Electoral college electors meet today December 19, 2016 to vote for president and vice president, Six Certificates of Vote paired with six Certificates of Ascertainment, January 6, 2017 congress meets to count and certify electoral votes
“”My good friend Ann here actually got some sort of irritant in one of the letter. My son had his car vandalized,” said Mike Delk, President of the NC Electoral College. “Other people have received threats, attempted bribes.”
But the electors say they are not swayed by these actions. All 15 said they will cast their votes for Trump which will go toward the 270 elector votes required. Trump’s nationwide total is 306.
The members said they have a message for those protesting the results.
“It really shows a lack of understanding of our democracy,” said Dr. Glenn Pinckney, Secretary of the NC Electoral College. “It shows an honest lack and disrespect.””…WTVD
“We the people are the rightful masters of both Congress and the courts, not to overthrow the Constitution but to overthrow the men who pervert the Constitution.”…Abraham Lincoln
From the US Electoral College.
THE 2016 PRESIDENTIAL ELECTION
“December 19, 2016
The Electors meet in their state and vote for President and Vice President on separate ballots. The electors record their votes on six “Certificates of Vote,” which are paired with the six remaining Certificates of Ascertainment.
The electors sign, seal, and certify six sets of electoral votes. A set of electoral votes consists of one Certificate of Ascertainment and one Certificate of Vote. These are distributed immediately as follows:
- one set to the President of the Senate (the Vice President) for the official count of the electoral votes in January;
- two packages to the Secretary of State in the state where the electors met—one is an archival set that becomes part of the public record of the Secretary of State’s office and the other is a reserve set that is subject to the call of the President of the Senate to replace missing or incomplete electoral votes;
- two packages to the Archivist—one is an archival set that becomes part of the permanent collection at the National Archives and Records Administration and the other is a reserve set that is subject to the call of the President of the Senate to replace missing or incomplete electoral votes; and
- one set to the presiding judge in the district where the Electors met—this is also a reserve set that is subject to the call of the President of the Senate to replace missing or incomplete electoral votes.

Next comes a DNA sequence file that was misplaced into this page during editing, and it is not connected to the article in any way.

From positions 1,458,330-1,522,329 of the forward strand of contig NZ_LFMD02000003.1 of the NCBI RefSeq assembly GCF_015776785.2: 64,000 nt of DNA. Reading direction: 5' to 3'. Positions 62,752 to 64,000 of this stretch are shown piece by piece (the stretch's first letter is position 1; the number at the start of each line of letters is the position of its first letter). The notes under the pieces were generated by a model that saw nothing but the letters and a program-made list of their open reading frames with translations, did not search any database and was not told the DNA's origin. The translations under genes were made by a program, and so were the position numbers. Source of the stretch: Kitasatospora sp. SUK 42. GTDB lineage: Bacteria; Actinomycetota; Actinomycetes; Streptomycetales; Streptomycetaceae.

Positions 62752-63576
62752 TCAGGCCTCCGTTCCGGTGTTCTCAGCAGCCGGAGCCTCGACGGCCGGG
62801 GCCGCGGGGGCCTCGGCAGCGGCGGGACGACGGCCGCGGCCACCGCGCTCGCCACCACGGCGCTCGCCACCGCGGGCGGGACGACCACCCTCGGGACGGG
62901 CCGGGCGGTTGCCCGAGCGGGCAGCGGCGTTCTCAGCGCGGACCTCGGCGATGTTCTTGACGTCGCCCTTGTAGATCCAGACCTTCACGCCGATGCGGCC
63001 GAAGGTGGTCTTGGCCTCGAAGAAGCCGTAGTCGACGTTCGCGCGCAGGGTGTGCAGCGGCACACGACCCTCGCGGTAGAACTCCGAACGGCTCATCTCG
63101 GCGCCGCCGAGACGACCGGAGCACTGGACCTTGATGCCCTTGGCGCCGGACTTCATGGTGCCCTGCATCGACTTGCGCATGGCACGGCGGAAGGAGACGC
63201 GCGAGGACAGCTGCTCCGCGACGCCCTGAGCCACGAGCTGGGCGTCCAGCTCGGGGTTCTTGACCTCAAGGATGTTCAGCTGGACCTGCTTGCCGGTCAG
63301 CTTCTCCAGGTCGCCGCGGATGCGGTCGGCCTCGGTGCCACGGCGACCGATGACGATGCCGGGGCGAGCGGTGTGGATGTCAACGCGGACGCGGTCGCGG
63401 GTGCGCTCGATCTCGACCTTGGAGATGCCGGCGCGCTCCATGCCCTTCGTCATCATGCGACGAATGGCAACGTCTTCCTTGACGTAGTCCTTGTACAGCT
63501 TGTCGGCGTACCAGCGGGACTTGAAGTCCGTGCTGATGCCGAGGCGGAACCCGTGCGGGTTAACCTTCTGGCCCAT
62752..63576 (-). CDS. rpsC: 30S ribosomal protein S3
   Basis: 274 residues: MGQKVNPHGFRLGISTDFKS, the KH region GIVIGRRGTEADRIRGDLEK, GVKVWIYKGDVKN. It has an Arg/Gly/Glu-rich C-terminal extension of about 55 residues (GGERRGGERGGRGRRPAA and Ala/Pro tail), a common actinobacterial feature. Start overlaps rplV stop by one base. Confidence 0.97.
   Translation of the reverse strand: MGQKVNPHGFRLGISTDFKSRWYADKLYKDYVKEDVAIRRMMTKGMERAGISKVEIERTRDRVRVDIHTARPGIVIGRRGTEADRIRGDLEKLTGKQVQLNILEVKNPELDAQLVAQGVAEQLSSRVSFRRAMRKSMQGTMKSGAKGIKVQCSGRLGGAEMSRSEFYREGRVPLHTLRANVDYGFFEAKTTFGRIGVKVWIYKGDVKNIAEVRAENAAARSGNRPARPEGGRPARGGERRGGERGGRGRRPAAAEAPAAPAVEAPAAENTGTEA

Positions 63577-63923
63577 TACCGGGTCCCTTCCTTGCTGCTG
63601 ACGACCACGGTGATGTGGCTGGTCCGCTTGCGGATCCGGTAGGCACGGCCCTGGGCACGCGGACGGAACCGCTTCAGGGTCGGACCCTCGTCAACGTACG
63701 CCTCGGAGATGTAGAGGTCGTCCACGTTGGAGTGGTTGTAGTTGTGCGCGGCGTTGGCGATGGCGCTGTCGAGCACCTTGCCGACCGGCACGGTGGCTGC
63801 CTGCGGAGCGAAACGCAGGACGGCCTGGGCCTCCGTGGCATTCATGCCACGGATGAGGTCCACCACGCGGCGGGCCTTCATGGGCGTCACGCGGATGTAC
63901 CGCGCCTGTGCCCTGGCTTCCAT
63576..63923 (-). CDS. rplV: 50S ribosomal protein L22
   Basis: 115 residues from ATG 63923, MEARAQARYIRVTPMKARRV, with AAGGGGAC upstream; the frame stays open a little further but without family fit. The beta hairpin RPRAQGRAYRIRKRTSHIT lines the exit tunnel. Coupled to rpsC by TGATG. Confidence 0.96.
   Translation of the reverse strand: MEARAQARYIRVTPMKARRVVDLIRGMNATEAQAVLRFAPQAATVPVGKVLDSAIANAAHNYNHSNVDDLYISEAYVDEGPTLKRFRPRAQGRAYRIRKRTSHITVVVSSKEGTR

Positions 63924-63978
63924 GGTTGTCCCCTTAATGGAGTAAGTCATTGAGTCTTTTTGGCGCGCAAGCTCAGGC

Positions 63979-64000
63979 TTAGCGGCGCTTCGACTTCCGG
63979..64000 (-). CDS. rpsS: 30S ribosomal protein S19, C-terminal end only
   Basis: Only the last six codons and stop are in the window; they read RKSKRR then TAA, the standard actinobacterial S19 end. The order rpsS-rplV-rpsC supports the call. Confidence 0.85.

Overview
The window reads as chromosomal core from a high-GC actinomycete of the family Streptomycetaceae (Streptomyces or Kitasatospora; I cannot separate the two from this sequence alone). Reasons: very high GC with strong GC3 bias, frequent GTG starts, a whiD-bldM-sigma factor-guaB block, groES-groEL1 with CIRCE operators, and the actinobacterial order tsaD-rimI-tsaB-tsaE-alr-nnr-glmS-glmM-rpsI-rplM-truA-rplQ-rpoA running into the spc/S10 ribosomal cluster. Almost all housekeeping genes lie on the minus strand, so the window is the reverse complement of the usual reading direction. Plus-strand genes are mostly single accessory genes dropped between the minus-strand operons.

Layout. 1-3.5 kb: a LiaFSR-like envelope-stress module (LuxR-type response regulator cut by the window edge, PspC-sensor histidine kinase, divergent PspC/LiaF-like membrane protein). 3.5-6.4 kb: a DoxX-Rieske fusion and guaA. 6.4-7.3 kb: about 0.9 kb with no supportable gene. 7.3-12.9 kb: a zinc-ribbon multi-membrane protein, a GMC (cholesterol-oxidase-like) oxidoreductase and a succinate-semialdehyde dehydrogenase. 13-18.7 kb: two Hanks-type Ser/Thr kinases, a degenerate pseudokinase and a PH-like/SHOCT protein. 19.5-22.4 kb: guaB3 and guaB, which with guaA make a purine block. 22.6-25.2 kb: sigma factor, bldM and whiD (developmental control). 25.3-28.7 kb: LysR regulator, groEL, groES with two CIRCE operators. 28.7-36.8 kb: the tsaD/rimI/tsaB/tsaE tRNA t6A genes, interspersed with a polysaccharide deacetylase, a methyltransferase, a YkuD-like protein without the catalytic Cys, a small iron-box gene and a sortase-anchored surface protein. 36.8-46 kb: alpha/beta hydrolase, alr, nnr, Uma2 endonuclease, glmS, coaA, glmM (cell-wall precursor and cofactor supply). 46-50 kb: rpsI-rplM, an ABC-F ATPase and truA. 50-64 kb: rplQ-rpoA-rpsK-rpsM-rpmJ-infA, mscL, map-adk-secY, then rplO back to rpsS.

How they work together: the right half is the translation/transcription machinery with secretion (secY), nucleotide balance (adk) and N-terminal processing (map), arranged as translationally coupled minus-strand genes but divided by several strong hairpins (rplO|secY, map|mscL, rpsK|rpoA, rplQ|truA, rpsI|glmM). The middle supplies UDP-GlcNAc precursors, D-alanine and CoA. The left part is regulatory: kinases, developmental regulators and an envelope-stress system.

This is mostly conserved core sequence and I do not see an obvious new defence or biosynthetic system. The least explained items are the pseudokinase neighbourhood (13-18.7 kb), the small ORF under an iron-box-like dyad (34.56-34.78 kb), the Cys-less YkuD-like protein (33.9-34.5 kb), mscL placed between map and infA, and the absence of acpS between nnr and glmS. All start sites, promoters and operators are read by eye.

December 28, 2016
Electoral votes (the Certificates of Vote) must be received by the President of the Senate and the Archivist no later than nine days after the meeting of the electors. States face no legal penalty for failure to comply.
If votes are lost or delayed, the Archivist may take extraordinary measures to retrieve duplicate originals.
On or Before January 3, 2017
The Archivist and/or representatives from the Office of the Federal Register meet with the Secretary of the Senate and the Clerk of the House in late December or early January. This is, in part, a ceremonial occasion. Informal meetings may take place earlier.
January 6, 2017
The Congress meets in joint session to count the electoral votes. Congress may pass a law to change this date.
The Vice President, as President of the Senate, presides over the count and announces the results of the Electoral College vote. The President of the Senate then declares which persons, if any, have been elected President and Vice President of the United States.
If a State submits conflicting sets of electoral votes to Congress, the two Houses acting concurrently may accept or reject the votes. If they do not concur, the votes of the electors certified by the Governor of the State on the Certificate of Ascertainment would be counted in Congress.
If no Presidential candidate wins 270 or more electoral votes, a majority, the 12th Amendment to the Constitution provides for the House of Representatives to decide the Presidential election. If necessary the House would elect the President by majority vote, choosing from the three candidates who received the greatest number of electoral votes. The vote would be taken by state, with each state having one vote.
If no Vice Presidential candidate wins 270 or more electoral votes, a majority, the 12th Amendment provides for the Senate to elect the Vice President. If necessary, the Senate would elect the Vice President by majority vote, choosing from the two candidates who received the greatest number of electoral votes. The vote would be taken by state, with each Senator having one vote.
If any objections to the Electoral College vote are made, they must be submitted in writing and be signed by at least one member of the House and one Senator. If objections are presented, the House and Senate withdraw to their respective chambers to consider their merits under procedures set out in federal law.
January 20, 2017 at Noon—Inauguration Day
The President-elect takes the Oath of Office and becomes the President of the United States.”